Almanac Book Extract: ‘The Golf Courses of Vern Morcom’ – Toby Cumming

 

An excerpt from The golf courses of Vern Morcom

Toby Cumming

 

One way to consider Vern Morcom’s legacy is to ‘build’ a composite course of his. I have collated an 18-hole Vern Morcom layout that includes some of the best holes from his best courses (see Table 1). Holes were eligible for inclusion only if Vern designed them, and they still exist to be played. All holes had to be selected in position (e.g., only 1st holes could be chosen for hole 1), and no course could contribute more than one hole. Distance listed is the current length from the back tee.

 

Table 1. A Vern Morcom composite 18.

Hole

Club Par Metres
1 Leongatha 4 370
2 Spring Valley 4 386
3 Curlewis 4 310
4 Anglesea 4 372
5 Gisborne 4 342
6 Rosanna 3 159
7 Traralgon 5 532
8 Long Island 4 310
9 Royal Hobart 5 491
Front 9 37 3272
10 Bordertown 4 329
11 Devonport 4 384
12 Warracknabeal 4 280
13 Donald 4 374
14 Grange East 4 373
15 Trafalgar 3 173
16 Blackwood 4 398
17 Torquay 3 132
18 Cobram-Barooga Old 5 504
Back 9 35 2947
Total 72

6219

 

 

 

Vern may have questioned the balance of this layout; both 9s start with five par 4s, and the outward half is considerably longer than the inward half. Overall length of 6219m makes it a respectable test for the present day. There is great variety in the three short holes and a strong mix of topography in the three par 5s. Many of Vern’s classic two-shotters are here and, as you would expect, there is no shortage of doglegs.

 

Appropriately, the opening hole is the 1st at Leongatha, a club that holds its Morcom history close to its heart. Not an easy start, with the beautifully built, single-bunker green complex intolerant of poorly struck approaches. Spring Valley is Morcom’s most complete and refined course, and its 2nd hole is a standout in the genre of strategic par 4s with opposite-side bunkering. A high hole that is exposed to the breeze, Curlewis’ 3rd does not force anything on you; all the decisions are yours. Michael Clayton wonders whether this might be the best hole that Vern Morcom ever designed (Clayton, 2019). Though Anglesea’s front 9 has changed markedly from Vern’s original holes, today’s 4th is a survivor, and it is a perfect fit for the side-sloping ground. Gisborne’s 5th makes the most of the wavy terrain, with its green shaping rewarding a bold right-side line from the tee. The first one-shotter is Rosanna’s 6th, a hole of unremarkable topography but of very satisfying design. Vern favoured the inclusion of a legitimate three-shot par 5, and here it is Traralgon’s 7th, which drops through two dips in its 532m journey. Long Island is not a Morcom course, but there is no doubt that he was responsible for the fantastic little 8th as part of his design changes. Though short, its ridgeback fairway and domed green make it a tentative golfer’s nightmare. Royal Hobart’s 9th may have succumbed to the march of technology for the better player, but for the club golfer it remains a prime example of how to bunker a par 5 to make you think on every shot.

 

Though essentially straight, Bordertown’s 10th curves gracefully through the stringybarks. Its excellent, uncomplicated green sits on a little rise. Like Traralgon’s 7th, the 11th at Devonport asks the player to navigate across two deep gullies – a demanding hole built on a grand scale. Just 280m, Warracknabeal’s 12th is lent an air of mystery by a low transverse ridge; only the top of the pin is visible from the tee. Brilliant bunkers are cut right up to both sides of the green, ensuring that no length of pitch is entirely nerveless. The 13th at Donald is included as a representative of all the courses that Vern designed in parched inland country towns, usually, at least initially, with sand scrapes. Its sweeping arc is a stunning departure from the unrelenting flatness of Donald’s other holes. Doglegging left, Grange East’s 14th crosses two ridges before terminating atop a third. It is authentic Morcom (Greg Norman barely touched it in his redesign) in authentic surrounds – on the left is one of the last remaining native plant communities from the old belt of red sand dunes west of Adelaide. Trafalgar’s 15th showcases Vern’s ability to create a quality par 3 from a side slope and an underside bunker. The right-angled 16th at Blackwood has an incredible setting, skirting a deep ravine filled with dense native bush. Hitting your drive, on whatever line you’re confident enough to take, will live long in your memory. Torquay’s spectacular drop-shot 17th, always entertaining to play, is heavily affected by the wind that buffets you on the dune-top tee. Leongatha was an appropriate place to start, and Vern’s fine Cobram-Barooga Old is an appropriate place to finish. From its tee, the par 5 18th is an alluring S-shaped curve as it climbs gradually to its distant conclusion. That the hole is attractive, interesting and strategic without bunkering on the drive or at the green speaks volumes for its design.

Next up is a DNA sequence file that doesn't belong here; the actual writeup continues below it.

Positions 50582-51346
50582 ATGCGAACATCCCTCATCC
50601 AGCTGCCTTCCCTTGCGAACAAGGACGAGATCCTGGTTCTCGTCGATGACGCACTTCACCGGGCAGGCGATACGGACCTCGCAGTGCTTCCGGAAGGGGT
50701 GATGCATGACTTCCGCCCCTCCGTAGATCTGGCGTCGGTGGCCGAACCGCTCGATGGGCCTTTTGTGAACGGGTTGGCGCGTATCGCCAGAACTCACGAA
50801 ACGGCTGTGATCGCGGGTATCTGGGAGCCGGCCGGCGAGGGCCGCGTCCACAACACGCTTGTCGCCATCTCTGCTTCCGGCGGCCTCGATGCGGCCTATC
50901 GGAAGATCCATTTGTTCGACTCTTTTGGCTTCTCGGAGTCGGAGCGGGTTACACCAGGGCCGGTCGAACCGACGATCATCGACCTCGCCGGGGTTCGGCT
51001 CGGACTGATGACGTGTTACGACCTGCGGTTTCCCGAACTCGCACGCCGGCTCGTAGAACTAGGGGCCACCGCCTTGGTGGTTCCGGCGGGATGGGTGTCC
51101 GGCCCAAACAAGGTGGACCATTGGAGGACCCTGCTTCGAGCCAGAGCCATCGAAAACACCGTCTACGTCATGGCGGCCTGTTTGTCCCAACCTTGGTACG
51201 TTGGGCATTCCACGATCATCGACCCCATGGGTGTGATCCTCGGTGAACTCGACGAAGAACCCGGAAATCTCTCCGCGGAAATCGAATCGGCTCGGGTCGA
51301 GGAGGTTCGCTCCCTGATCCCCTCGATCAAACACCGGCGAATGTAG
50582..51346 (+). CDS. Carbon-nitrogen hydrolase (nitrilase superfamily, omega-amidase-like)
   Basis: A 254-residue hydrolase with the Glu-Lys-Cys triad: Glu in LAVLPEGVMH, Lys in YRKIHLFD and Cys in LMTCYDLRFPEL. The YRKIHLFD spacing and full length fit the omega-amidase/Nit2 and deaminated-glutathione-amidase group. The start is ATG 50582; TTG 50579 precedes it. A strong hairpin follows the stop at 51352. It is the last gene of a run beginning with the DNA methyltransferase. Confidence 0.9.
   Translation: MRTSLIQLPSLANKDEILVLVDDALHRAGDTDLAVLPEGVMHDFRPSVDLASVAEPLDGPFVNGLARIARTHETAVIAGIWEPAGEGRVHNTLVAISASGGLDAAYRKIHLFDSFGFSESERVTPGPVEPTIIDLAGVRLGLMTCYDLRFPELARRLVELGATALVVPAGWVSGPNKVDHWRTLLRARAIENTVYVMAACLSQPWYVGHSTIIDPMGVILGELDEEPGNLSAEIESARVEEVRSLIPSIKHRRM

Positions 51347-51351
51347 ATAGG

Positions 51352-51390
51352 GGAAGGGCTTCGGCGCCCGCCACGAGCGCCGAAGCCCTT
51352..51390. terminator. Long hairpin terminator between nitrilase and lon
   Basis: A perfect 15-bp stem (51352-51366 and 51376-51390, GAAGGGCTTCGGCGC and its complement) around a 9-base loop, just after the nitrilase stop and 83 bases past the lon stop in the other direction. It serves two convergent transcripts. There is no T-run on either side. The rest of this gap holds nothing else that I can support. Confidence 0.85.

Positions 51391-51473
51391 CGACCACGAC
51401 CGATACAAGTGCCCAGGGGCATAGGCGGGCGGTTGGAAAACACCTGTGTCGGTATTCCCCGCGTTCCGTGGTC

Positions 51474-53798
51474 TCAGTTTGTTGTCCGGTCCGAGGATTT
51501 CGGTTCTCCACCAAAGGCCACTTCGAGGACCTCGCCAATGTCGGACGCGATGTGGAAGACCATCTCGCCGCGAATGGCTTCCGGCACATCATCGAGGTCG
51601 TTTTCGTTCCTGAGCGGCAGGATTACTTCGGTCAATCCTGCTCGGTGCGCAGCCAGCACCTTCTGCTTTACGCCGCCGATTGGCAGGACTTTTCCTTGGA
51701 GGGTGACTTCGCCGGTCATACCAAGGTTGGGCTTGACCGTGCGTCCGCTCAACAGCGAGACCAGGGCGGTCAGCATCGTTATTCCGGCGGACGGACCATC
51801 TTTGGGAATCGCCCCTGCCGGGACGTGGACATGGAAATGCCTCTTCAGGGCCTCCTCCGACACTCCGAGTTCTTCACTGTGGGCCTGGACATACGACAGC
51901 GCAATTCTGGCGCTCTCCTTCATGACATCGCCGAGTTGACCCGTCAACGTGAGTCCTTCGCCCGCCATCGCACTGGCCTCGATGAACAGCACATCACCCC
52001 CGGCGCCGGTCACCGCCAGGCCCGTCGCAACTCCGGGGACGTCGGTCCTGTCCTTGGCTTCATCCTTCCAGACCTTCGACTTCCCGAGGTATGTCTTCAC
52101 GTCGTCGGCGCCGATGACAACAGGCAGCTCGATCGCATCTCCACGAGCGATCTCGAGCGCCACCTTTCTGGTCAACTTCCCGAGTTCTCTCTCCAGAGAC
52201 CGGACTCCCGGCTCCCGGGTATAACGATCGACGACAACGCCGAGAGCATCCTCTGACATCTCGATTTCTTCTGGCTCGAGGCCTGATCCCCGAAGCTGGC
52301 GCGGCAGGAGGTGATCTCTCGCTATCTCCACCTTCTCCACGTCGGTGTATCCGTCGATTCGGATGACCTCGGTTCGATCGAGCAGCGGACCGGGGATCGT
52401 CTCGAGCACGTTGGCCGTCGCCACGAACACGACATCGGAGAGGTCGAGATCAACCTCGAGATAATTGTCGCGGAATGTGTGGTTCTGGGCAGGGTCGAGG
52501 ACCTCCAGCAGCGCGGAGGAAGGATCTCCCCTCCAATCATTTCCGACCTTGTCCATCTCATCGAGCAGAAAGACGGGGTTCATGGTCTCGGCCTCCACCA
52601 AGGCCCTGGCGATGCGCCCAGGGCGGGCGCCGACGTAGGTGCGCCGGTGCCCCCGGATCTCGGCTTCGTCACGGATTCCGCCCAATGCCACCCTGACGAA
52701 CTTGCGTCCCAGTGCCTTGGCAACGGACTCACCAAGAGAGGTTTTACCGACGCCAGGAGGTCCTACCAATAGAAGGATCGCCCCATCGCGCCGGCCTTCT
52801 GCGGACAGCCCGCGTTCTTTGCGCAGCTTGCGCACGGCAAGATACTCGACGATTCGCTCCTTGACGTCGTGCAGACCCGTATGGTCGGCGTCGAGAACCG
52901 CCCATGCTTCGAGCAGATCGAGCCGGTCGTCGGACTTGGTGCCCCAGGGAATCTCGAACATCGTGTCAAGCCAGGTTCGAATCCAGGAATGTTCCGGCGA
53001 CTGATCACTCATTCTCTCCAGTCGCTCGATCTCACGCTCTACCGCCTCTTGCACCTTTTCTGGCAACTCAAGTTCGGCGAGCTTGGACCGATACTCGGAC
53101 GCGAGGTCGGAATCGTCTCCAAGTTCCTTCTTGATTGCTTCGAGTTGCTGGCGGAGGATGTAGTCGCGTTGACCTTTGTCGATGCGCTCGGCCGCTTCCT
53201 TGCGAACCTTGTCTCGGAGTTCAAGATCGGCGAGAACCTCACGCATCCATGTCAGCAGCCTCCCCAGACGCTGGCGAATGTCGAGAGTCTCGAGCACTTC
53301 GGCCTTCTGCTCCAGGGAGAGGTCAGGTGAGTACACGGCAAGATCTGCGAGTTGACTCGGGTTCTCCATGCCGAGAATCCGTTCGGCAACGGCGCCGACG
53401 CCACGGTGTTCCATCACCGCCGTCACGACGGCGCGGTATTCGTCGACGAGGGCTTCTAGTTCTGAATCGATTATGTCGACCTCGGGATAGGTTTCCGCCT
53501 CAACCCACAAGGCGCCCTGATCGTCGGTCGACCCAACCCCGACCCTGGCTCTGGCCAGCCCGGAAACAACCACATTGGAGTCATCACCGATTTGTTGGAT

To read more from Toby and check out his book The golf courses of Vern Morcom, click HERE

 

To read Peter Baulderstone’s review of this book, click HERE

 

The Tigers (Covid) Almanac 2020 will be published early in 2021. It will have all the usual features – a game by game account of the Tigers season – and will also include some of the best Almanac writing from the Covid winter.  Pre-order HERE

 

 

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